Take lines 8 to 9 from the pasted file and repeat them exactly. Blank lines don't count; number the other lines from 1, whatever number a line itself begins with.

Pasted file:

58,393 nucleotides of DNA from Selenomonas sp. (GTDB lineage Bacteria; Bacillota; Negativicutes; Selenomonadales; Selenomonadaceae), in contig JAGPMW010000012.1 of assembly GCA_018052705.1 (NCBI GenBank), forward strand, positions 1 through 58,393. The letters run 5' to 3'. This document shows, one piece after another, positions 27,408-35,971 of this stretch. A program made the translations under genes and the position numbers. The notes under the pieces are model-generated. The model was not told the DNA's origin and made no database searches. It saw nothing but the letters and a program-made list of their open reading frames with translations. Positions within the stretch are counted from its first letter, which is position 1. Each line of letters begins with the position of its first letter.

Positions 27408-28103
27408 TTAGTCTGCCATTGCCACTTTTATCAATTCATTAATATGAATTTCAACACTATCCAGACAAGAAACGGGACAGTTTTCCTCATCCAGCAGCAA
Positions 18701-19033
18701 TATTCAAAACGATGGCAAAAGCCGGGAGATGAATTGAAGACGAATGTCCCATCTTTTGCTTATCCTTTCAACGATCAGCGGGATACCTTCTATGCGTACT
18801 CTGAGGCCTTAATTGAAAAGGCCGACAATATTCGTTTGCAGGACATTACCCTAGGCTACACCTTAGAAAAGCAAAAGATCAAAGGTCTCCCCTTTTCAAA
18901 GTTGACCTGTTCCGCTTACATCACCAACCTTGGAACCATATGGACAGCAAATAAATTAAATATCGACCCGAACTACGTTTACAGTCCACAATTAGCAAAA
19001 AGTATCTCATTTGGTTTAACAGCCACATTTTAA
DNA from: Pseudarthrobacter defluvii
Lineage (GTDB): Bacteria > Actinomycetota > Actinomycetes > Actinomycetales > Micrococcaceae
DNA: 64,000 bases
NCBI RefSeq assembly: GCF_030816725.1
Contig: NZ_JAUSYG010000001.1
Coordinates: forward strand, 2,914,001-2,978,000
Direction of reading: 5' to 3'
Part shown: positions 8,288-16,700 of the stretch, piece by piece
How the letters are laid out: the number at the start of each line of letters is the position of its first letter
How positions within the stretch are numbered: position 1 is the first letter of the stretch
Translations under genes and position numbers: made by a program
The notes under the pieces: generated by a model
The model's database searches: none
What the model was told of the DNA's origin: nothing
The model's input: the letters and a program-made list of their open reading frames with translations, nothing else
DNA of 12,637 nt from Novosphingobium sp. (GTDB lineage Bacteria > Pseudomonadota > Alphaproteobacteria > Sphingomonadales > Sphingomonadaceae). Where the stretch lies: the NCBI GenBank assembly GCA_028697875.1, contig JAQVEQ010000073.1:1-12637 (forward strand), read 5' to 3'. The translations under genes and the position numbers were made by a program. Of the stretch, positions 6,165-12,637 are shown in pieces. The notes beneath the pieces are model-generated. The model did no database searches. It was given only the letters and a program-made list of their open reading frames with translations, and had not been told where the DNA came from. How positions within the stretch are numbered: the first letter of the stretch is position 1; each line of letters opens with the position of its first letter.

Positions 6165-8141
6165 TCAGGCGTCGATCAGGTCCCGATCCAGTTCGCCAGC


19001 AGTATCTCATTTGGTTTAACAGCCACATTTTAA
DNA from: Pseudarthrobacter defluvii